On Friday morning budget carrier easyJet announced its decision to begin cancelling some of its flights due to the coronavirus outbreak. Routes affected are particularly those in and out of northern Italy.
Schedule reductions in and out of Italy
easyJet is one of the latest carriers to reduce or suspend its schedule due to the impact of the COVID-19 virus. In a statement to Simple Flying, easyJet has clarified that it is not planning on cancelling entire routes. It is merely looking at a reduction of the schedule to some destinations. Customers booked on the affected flights will be moved to another flight on the same day. The airline further states that:
“The cancellations are for some flights between 13 March and 31 March 2020, most of which have multiple daily frequencies. Customers are being contacted and moved onto flights operating on the same day or alternatively have been offered a full refund. Standard terms and conditions apply on all flights which are unaffected as they will be operating as normal.”
easyJet, along with other European carriers, has seen a significant weakening of demands and load factors in and out of its northern Italian bases. There has also been a slowing down in the rest of its European market due to the substantial recent increase in number of coronavirus cases. Italy has been the European country hit the hardest with (at the time of publishing) over 400 identified cases, 17 deaths, and 11 towns in quarantine.
The airline announced its decision to begin cancelling some of its flights in an early Friday morning statement to investors via the Regulatory News Service (RNS) of the London Stock Exchange. It has convened a special cross-sectional committee to meet daily and assess the further implications of the coronavirus on its operations.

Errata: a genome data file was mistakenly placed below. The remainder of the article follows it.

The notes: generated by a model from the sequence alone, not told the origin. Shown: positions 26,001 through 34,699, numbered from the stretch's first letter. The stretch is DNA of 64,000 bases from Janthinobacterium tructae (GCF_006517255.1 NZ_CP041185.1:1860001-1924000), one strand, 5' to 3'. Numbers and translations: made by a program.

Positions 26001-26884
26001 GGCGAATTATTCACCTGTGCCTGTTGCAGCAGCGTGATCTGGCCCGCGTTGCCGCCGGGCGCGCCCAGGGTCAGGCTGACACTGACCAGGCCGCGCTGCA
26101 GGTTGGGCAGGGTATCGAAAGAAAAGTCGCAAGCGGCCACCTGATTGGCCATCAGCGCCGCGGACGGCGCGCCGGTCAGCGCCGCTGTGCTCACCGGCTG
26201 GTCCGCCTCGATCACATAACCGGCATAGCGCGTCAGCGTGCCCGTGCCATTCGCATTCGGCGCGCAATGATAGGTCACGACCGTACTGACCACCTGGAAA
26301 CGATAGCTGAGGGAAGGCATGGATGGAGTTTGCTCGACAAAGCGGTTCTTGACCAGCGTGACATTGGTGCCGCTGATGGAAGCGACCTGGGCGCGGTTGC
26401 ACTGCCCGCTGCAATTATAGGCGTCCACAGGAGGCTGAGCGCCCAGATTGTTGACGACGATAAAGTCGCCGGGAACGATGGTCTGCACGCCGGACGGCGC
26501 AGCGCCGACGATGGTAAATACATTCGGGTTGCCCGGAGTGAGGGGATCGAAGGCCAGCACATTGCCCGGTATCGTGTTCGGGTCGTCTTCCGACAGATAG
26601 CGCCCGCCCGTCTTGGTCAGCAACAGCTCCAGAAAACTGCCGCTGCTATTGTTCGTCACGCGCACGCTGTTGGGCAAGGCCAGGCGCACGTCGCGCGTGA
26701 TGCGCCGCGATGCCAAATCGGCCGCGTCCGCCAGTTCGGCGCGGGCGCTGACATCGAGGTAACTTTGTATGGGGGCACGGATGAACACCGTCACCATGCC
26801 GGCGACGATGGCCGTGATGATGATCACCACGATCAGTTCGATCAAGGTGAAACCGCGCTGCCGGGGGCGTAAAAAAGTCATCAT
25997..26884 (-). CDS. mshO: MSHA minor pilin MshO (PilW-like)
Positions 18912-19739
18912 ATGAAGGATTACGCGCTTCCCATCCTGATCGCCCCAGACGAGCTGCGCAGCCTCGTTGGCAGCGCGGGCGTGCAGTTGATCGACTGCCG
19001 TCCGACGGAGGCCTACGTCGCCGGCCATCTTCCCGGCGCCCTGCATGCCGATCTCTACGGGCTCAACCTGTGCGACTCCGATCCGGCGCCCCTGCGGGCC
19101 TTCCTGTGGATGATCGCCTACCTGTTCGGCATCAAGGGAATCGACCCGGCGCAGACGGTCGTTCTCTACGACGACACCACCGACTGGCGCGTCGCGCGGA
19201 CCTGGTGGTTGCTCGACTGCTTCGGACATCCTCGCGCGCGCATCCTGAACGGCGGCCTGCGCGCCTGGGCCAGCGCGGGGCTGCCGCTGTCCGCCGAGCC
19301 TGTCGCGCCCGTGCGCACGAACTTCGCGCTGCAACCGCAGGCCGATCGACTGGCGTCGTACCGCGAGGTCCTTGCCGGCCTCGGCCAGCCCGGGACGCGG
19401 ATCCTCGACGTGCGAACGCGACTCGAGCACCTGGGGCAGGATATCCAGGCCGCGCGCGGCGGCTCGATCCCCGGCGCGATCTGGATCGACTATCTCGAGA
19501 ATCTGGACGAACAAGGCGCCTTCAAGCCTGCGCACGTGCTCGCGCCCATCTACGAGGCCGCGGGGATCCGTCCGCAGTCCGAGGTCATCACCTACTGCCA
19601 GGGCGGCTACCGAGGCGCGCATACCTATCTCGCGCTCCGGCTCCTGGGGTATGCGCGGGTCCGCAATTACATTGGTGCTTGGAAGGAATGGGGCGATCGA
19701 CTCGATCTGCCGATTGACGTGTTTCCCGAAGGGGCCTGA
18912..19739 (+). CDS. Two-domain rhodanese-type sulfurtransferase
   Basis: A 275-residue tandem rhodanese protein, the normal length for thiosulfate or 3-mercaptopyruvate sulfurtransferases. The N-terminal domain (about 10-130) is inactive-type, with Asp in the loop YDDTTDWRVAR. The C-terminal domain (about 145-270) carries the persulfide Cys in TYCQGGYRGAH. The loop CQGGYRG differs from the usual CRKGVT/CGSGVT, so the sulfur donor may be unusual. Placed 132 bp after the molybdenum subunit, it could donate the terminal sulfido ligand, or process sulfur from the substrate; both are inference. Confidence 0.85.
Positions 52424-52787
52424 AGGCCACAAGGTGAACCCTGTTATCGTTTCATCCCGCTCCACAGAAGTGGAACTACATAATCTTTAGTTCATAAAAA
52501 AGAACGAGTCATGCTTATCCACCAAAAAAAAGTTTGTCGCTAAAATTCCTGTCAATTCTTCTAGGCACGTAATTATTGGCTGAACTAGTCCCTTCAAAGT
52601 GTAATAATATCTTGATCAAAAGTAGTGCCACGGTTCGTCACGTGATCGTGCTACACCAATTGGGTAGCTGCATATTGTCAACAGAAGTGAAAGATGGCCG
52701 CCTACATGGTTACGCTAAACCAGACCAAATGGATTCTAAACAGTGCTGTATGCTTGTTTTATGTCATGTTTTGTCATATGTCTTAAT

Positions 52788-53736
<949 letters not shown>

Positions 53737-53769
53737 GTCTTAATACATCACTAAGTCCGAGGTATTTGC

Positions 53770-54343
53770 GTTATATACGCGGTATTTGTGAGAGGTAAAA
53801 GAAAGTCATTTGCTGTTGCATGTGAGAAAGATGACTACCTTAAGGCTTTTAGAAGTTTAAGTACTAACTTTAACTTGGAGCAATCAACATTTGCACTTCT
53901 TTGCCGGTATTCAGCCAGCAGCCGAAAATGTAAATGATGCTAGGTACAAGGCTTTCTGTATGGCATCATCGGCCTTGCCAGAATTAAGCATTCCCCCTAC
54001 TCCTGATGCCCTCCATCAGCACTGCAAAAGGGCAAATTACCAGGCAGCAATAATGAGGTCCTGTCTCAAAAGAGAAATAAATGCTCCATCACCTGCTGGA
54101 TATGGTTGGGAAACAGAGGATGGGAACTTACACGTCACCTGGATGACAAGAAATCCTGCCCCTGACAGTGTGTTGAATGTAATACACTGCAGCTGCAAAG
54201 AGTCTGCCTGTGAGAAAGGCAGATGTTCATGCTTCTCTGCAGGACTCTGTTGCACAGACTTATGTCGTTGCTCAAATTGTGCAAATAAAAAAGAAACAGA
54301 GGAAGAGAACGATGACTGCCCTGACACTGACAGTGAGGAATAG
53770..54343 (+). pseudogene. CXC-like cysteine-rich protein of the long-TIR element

In the statement, easyJet ensures investors that it will be implementing a number of measures to offset the financial impact from the effects of the virus outbreak. These will include budget cuts in administrative areas, postponement of non-critical projects, and reallocation of aircraft for summer 2020.
Other measures that will directly impact the company’s staff are the freezing of recruitment, promotion and pay increase across the network, the offering of unpaid leave and the halting of all non-mandatory training.
Stock market shock week
As reported by the Financial Times, it was just Monday that easyJet and Ryanair led a share dip in European airline shares as the outbreak of the coronavirus in Northern Italy. Early this week easyJet shares were down 15% in London, while Ryanair stocks had dropped with 12%. IAG, the owner of British Airways, has also reported a significant fall-off in demand for Italian destinations and warned that bookings will be hit overall for 2020. Estimates show it may take up to a year for airlines to recover.
Fears that travel restrictions will impact business negatively has had a significant effect on markets worldwide. As this week comes to a close, it will be the worst overall for stock markets across the globe since the financial crisis of 2008 as the spread of the virus continues to disconcert investors.